Alanna Armitage Regional Director of the United Nations Fund for Population Activities

Alanna Armitage
Alanna Armitage

Alanna Armitage is the Regional Director of the United Nations Fund for Population Activities (UNFPA) for Eastern Europe and Central Asia. Translation: she advocates for the health and human rights of women and girls around the world. She works closely with government policy makers, parliamentarians, non-governmental organizations and leaders from all sectors to help develop and support women’s health, even in humanitarian and emergency settings. A Canadian, Armitage joined UNFPA in 1992 and has since served in Africa, the Middle East, Eastern Europe and Latin America. ABILITY caught up with her at the Special Olympics in Abu Dhabi, where she elaborated on UNFPA’s mission and her role in advancing its objectives.

ABILITY: What is the UN Population Fund?

Alanna Armitage: The United Nations Population Fund is an agency of the UN that was established in 1969. We are 50 years old, like the Special Olympics. Our major focus is on universal access to sexual and reproductive health and rights. Let me explain what that means. Basically, UNFPA’s mandate or mission is to deliver a world where every pregnancy is wanted, each childbirth is safe, and every young person’s potential is fulfilled. We do that by focusing on three main objectives: One is ending maternal death, because there are so many women in the world who die as a result of complications in childbirth. The second one is ending the unmet need to family planning, making sure that all couples—all women and men—have access to contraception should they wish to have access to it. And the third one is ending violence against women and other harmful practices against women, such as child marriage, female genital mutilation, and gender-biased sex selection. In some countries, we see that families have preferences for boys, and so they are choosing to have boy children over girl children.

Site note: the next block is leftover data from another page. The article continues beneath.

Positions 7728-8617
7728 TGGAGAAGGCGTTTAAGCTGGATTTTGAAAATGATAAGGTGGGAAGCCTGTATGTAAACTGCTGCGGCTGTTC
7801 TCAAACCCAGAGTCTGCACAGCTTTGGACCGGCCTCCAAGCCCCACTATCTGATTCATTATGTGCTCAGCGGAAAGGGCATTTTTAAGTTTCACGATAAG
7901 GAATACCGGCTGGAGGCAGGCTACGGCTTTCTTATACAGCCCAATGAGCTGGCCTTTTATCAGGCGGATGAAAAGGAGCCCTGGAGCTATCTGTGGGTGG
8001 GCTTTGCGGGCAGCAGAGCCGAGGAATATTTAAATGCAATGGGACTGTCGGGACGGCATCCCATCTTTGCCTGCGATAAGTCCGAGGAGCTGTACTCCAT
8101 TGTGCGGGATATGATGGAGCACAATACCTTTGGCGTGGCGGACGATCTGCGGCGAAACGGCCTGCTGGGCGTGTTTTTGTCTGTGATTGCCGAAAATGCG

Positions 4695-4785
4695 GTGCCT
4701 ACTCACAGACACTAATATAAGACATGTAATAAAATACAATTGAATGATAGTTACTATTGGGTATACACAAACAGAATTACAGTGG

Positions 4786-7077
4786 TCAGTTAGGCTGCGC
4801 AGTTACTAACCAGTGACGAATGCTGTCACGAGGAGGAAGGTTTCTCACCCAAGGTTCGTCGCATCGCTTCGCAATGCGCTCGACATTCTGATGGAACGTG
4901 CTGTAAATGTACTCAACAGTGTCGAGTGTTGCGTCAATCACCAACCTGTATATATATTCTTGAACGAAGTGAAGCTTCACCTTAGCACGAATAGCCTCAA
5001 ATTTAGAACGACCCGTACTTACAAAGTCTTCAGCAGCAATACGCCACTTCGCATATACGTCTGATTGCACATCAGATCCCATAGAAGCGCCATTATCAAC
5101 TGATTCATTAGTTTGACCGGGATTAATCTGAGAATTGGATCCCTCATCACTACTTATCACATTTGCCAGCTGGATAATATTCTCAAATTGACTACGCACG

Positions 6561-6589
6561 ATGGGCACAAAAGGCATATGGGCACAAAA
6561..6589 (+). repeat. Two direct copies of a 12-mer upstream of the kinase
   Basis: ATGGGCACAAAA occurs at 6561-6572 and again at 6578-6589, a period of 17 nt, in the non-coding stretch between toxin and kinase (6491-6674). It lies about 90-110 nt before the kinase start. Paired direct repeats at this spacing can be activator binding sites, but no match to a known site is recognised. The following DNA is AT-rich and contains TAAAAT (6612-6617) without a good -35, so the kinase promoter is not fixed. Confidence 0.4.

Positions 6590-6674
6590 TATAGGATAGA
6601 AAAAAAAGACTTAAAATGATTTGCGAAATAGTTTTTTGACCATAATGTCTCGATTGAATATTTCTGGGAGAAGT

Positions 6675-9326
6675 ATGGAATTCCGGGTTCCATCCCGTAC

ABILITY: Those are big challenges. How do you go into a country, let’s say China, which has a one-child rule, and they typically want a male child, what do you do?

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Alanna Armitage: As a UN organization, we work with our member states. We work upon the invitation of the countries in which we’re working. We have offices in 150 countries, and in countries like China, India, we have agreements and programs with the countries to support their own work on issues around sexual and reproductive health. In the case of China, it no longer has a one-child policy.

ABILITY: Is that new?